The U.S. Court of Appeals yesterday agreed to delay a federal judges's order barring District police from questioning pedestrians and asking them for identification when there is no reason to suspect that the person has committed a crime, or is about to commit one.
Senior U.S. District Judge Edward M. Curran ruled May 13 that such informal encounters between police officers and pedestrians -- known as "contacts" -- violated constitutional protections of personal privacy. Curan had ordered the police department to rescind a 1973 general order that permits such contacts and to draw up a new order that would prohibit such conduct.
The class action lawsuit was brought on behalf of all pedestrians in the District who were represented in the case without charge by attorneys from the Washington firm of Wald Harkrader & Ross and the Washington office of the American Civil Liberties Union.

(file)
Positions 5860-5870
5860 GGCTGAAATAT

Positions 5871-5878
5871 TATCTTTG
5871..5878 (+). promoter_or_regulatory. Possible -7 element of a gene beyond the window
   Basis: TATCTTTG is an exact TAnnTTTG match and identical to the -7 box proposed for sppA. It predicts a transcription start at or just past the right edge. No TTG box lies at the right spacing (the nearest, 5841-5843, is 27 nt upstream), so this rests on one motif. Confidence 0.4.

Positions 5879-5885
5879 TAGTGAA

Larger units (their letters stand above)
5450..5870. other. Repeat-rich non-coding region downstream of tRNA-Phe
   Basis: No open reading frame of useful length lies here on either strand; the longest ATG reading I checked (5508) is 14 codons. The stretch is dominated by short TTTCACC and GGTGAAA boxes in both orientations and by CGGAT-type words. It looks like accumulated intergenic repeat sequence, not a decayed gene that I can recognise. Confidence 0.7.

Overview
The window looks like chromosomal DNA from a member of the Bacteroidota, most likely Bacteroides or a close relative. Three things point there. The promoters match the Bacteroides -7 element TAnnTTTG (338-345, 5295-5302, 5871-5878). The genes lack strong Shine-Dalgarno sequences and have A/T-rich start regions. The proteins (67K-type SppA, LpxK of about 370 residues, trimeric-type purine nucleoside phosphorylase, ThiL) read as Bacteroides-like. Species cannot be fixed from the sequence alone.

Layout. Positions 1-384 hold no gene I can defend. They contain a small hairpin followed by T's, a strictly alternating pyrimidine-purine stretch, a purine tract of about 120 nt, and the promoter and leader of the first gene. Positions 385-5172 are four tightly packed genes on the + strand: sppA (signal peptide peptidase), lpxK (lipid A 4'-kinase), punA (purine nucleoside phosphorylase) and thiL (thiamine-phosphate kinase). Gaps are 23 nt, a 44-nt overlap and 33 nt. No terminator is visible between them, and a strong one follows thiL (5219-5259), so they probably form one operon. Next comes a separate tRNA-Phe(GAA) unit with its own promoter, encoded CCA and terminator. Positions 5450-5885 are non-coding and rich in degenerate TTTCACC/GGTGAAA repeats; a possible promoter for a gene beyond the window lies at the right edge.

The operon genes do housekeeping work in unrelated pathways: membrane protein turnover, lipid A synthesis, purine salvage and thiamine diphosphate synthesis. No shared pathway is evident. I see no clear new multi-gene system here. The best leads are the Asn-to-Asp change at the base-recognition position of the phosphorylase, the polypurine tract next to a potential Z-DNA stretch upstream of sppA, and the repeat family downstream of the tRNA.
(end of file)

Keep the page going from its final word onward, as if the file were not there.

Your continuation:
Yesterday, the appeals court granted a request from city lawyers that implementation of Curran's order be delayed until the case could be fully reviewed by the appeals court. These lawyers, who represent the police department, argued that there was no legal support for Curran's ruling that an informal contact between a police officer and a pedestrian can be initiated only if there is reason to suspect that criminal activity may be involved.
The appeals court ordered attorneys to prepare for expedited consideration of the case.